The Real Art of the Deal

For more than 40 years every major party presidential nominee released his tax returns to public scrutiny, but that’s another one of those venerable political traditions that President Donald Trump has flouted. There’s obviously something in Trump’s tax returns he’d rather you didn’t know about.
So far Trump is successfully flouting a Teapot Dome-era law that clearly states Congress can take a look at his returns, but the peskily intrepid reporters at The New York Times have come up with some rather embarrassing documents. The newspaper Trump always calls “the failing New York Times” couldn’t obtain Trump’s tax returns, but the president’s many business dealings over years have required that some of his tax information be released to various state and federal regulatory agencies and publicly-held companies and a public database, and the Gray Lady has succeeded in rounding up enough of it from 1985 to 1994 to infuriate the president.
The documents show that for eight of the ten years Trump paid no federal income tax at all, but he probably doesn’t mind you knowing that. During the 2016 presidential debates democratic nominee Hillary Clinton alleged that Trump had been dodging taxes, and Trump famously replied “That makes me smart.” Most of Trump’s supporters bought the argument that any self-made multi-billionaire who can get away without paying taxes is surely savvy enough to be president, and some even accepted his assurances that he would patriotically fix the tax system he knew so well to prevent any other super-rich rascal from getting away with it.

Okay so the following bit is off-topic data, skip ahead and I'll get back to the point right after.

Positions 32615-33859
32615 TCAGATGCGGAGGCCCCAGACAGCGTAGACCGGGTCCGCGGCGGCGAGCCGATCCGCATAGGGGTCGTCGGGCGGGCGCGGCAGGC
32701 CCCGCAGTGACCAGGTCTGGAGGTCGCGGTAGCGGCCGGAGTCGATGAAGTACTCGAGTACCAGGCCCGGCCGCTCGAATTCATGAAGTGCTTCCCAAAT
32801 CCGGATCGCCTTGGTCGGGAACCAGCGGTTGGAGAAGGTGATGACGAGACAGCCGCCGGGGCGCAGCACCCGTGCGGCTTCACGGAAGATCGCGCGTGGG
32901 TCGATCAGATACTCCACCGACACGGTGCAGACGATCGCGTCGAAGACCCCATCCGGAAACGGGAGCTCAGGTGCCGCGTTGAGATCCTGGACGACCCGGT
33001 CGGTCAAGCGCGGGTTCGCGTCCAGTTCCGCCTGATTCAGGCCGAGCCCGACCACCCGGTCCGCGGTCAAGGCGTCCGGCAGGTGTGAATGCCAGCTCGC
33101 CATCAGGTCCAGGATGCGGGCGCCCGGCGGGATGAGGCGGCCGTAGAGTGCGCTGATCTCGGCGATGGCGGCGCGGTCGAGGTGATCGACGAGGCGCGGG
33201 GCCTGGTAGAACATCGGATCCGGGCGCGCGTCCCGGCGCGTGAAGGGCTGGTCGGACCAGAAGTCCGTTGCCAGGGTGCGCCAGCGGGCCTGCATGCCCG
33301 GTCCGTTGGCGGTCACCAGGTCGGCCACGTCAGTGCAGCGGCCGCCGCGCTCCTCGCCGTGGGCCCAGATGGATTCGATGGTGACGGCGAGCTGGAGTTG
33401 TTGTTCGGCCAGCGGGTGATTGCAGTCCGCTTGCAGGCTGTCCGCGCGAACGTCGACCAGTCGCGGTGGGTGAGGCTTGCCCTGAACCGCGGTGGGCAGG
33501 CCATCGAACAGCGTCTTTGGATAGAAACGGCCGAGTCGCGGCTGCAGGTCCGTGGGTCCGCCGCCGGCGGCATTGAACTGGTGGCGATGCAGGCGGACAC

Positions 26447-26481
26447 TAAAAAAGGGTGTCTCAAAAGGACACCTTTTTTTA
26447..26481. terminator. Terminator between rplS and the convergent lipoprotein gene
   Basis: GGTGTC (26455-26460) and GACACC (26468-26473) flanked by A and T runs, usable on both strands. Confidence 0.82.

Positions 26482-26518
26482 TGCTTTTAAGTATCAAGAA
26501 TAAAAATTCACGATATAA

Trump’s much bragged-about tax bill was especially kind to multi-billionaires, however, and it turns out that the brilliant businessman’s ingenious method of avoiding taxes was losing millions of dollars year after year.
At the same time he was on top of the putatively non-fiction bestseller lists with the ghostwritten “Art of the Deal,” which earned him a reputation as history’s most skillful deal-maker, Trump was losing tens of millions on dollars on soon-to-bankrupt casinos and failed ventures into airlines and professional football and vodka and various other businesses. Over the 10 years the Times could find information about, Trump lost a total of $1.7 billion, and according to a database the Internal Revenue Service makes public some apparently legal reason he lost more money in that time than any other American.
For a while Trump did make millions of dollars by buying shares in troubled companies and spreading the word he was going to make a hostile take-over with his vastly overstated wealth, then cashing in on the brief bump in stock prices, which we have to admit is pretty clever, but the rest of the financial world is also pretty clever and eventually started calling Trump’s bluff. Trump has taken the same bold and blustery and debt-driven approach to governance, and so far it’s worked out well enough, but the rest of the word is pretty clever and is lately calling ┬áTrump’s bluff.
Despite the booming economy Trump brags about the federal government is racking up another trillion dollars of debt every year, with much of it owed to China. Trump is currently waging a tough-guy trade war with China, which seems unimpressed with Trump’s negotiating skills, and the Dow Jones index that Trump likes to brag about dropped 473 points as a result. That great trade deal Trump negotiated with Canada and Mexico currently doesn’t have the votes to get ratified in Senate despite a slight Republican majority, and Trump hasn’t proved much of a dealmaker with Congress, even when the Republicans held both chambers, and especially now that the Democrats rule the House.
There’s no telling what Trump doesn’t want anyone to see in his subsequent tax returns, but when Congress or some pesky reporter or not-yet-born historian inevitably get a look we expect it will also look very bad. In the meantime, we’re trusting more in the genius of America’s mostly free economy and surviving constitutional institutions than we are in the genius of President Donald Trump.

— Bud Norman